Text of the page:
Economics of co-firing rice straw in coal power plants in Vietnam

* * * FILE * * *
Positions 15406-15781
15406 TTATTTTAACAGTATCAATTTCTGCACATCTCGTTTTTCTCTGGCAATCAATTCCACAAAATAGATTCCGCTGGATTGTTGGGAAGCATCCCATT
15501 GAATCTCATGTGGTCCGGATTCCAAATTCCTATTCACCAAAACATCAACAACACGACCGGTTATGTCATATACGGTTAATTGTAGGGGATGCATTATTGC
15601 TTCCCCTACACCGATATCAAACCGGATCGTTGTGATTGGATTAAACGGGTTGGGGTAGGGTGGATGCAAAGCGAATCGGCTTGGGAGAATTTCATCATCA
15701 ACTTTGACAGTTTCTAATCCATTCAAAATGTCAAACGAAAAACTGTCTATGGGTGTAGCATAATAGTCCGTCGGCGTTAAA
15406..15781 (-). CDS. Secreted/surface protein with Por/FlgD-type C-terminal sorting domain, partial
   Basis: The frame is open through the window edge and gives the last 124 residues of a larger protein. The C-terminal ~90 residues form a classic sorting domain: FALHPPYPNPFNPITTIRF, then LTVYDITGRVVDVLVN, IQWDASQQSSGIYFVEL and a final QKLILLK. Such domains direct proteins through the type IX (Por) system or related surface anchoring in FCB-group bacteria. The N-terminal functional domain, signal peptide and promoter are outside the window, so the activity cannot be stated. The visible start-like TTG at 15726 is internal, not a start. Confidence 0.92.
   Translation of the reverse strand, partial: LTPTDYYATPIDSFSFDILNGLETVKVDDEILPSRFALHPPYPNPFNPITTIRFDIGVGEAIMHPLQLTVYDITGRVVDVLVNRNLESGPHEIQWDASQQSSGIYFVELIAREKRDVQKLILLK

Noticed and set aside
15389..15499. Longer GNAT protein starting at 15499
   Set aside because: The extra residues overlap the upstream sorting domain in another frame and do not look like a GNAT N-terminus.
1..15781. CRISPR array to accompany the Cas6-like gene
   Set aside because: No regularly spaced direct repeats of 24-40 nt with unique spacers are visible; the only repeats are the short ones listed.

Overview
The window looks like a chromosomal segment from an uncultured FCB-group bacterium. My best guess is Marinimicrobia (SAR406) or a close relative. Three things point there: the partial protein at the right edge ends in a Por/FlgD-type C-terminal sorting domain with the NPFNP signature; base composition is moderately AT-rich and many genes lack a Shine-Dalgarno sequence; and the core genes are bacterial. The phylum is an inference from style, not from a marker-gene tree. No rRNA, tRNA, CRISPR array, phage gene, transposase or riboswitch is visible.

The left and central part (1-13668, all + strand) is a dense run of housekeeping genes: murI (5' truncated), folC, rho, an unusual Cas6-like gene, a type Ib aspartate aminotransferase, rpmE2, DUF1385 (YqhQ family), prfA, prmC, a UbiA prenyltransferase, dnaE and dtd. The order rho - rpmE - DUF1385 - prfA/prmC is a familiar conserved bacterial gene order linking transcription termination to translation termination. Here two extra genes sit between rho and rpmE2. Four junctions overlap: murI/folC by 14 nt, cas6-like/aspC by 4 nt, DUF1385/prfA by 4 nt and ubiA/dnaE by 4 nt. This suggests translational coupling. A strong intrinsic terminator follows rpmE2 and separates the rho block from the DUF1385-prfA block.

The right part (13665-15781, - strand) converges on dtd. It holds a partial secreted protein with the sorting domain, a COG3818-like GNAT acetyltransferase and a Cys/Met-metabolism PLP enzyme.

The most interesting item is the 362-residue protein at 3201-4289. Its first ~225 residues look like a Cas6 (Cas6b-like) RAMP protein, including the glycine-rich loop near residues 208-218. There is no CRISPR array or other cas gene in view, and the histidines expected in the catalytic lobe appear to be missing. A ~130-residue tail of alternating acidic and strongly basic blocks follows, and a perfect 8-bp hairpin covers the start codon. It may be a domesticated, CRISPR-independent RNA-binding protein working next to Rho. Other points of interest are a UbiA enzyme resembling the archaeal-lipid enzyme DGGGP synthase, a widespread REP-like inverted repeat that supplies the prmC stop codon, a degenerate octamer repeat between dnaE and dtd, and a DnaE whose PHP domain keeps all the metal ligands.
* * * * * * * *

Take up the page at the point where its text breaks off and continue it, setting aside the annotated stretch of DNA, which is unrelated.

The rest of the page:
As governments forced electricity producers to use more renewable energy sources, over a hundred thermal power plants in high-income countries turned to biomass as a partial or complete replacement for coal. Is the co-firing technology appropriate for Vietnam? To assess the technology we build an integrated model simulating the economics, environmental and social implications of blending 5% of rice straw in two existing coal power plants in Vietnam. The business value of co-firing is positive –straw is cheaper than coal– but not large enough to motivate the stakeholders. The external social benefit of co-firing –reduced air-borne pollution– are several times larger than the business value. Within that external benefit, the social value of avoided PM2.5 and NOx emissions dominates the social value of avoided CO2 emissions. The net job creation effect is positive: collecting straw creates more employment than using less coal destroys. This is the first technology assessment of co-firing biomass in coal power plants in Vietnam and one of the first for a subtropical middle-income country. The study only considers rice straw, and it does not address the role of government nor the biomass market functioning. The price of coal is the primary determinant of co-firing business value. There is an empirical economic justification for a public intervention to promote co-firing biomass in Vietnam, mainly as a way to reduce open-field straw burning. Local air quality goals, rather than greenhouse gas reduction policy, can justify such regulations.